August 4, 2009

Student uniform industry wears well in recession

Joseph R. Perone The Star–Ledger

Department stores are having such trouble moving designer fashions they are turning to house brands to try to drum up sales in a weak retail environment.
But there is one kind of apparel that seems to be recession–proof even though it isn’t exactly fashion forward: the school uniform.
The student uniform industry, with $1 billion in annual sales, is expected to grow 3 percent to 5 percent this year.

The student uniform industry, with $1 billion in annual sales, is expected to grow 3 percent to 5 percent this year as it adds more school systems to its roster of customers. This is the busiest time of the year for school uniform sellers, who move 90 percent of their products between July and September.
Major urban districts that use student uniforms include New York City, Dade County, Fla., Baltimore, Charleston, S.C., and Oakland and Long Beach, Calif.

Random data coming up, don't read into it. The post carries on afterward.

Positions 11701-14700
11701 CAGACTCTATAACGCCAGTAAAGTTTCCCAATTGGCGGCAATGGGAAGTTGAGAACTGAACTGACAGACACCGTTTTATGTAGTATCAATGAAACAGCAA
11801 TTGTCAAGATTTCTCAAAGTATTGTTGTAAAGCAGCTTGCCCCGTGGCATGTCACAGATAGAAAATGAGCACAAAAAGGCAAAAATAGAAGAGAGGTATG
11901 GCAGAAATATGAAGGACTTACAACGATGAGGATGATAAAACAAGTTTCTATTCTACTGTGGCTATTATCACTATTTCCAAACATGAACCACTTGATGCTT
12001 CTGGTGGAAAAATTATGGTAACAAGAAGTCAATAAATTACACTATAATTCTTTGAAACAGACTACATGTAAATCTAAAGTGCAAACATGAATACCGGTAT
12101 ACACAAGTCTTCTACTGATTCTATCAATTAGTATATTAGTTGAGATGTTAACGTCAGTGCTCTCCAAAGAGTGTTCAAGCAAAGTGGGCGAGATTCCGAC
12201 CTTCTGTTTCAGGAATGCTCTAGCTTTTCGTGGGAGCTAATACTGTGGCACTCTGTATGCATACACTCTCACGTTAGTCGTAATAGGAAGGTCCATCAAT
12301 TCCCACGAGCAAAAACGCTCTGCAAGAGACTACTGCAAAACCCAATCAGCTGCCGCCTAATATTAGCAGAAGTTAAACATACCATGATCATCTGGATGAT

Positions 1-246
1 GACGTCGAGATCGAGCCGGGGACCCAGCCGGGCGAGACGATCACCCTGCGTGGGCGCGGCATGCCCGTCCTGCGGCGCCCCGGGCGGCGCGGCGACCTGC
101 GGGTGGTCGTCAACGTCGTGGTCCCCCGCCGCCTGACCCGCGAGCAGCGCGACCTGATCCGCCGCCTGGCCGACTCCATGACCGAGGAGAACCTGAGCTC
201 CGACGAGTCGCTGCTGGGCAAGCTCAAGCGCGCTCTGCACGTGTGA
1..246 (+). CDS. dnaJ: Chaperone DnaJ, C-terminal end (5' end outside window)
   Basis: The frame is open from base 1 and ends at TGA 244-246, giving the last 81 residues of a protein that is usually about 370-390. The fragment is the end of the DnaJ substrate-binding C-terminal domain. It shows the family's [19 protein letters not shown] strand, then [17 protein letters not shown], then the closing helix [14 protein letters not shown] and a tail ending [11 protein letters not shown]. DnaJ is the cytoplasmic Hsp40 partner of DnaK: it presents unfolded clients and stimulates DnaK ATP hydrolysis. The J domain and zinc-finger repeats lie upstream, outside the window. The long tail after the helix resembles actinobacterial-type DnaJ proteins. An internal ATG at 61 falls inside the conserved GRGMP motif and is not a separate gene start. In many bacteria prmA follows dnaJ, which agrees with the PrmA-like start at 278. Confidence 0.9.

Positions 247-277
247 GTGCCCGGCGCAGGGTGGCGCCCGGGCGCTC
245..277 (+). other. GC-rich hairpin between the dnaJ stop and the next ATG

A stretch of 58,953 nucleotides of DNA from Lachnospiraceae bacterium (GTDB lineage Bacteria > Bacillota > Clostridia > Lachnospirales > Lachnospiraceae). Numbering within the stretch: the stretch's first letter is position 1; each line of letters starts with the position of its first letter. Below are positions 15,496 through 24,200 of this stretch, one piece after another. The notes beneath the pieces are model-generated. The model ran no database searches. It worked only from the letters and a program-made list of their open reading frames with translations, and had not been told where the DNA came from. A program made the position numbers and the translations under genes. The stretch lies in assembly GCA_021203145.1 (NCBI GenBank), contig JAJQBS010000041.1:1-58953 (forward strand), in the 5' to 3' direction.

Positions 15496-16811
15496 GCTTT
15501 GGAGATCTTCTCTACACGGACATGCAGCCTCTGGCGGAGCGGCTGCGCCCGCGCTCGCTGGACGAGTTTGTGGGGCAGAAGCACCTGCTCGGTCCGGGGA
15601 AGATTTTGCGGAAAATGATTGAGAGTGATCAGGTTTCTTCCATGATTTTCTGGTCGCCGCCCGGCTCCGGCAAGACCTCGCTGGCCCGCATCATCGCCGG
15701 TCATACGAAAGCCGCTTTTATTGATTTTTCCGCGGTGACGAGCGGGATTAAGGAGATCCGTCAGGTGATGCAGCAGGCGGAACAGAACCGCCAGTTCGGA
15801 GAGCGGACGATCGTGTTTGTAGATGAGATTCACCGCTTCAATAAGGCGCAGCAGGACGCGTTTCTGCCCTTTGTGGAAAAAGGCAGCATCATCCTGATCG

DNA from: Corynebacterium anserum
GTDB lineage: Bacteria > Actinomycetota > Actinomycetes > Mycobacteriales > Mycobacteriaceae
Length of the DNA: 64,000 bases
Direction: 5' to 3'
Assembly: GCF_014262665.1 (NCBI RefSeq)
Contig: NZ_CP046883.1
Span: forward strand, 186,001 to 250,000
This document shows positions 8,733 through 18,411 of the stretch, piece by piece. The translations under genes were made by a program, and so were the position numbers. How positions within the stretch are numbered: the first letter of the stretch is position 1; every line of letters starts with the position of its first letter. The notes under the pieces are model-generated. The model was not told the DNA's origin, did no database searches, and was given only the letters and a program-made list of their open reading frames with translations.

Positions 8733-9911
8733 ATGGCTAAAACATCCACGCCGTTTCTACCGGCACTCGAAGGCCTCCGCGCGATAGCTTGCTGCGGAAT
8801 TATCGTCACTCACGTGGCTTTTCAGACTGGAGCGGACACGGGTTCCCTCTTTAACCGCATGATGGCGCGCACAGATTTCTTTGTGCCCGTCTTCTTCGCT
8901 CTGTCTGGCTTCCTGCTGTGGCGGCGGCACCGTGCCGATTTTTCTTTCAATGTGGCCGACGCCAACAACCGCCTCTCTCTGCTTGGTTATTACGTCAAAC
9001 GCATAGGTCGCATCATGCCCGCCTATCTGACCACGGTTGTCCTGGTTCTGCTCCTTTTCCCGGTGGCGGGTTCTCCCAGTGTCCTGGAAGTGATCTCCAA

Nearly 2,400 students in the Asbury Park School District will begin wearing uniforms this fall.

The uniform supplier is a company called French Toast, which has about 100 employees in Middlesex County, along with a 600,000–square–foot warehouse. French Toast also supplies other districts around the state.

Luckily for the students, the uniform styles are not the dreaded tartan–pleat skirts and blazer nightmares of their parents’ youth.

The uniforms, which are showing up on kids in public, private and charter schools, are updated and hip enough to be featured on many TV shows and movies. An entire uniform wardrobe costs about $120, roughly the cost of two pairs of designer jeans, according to French Toast.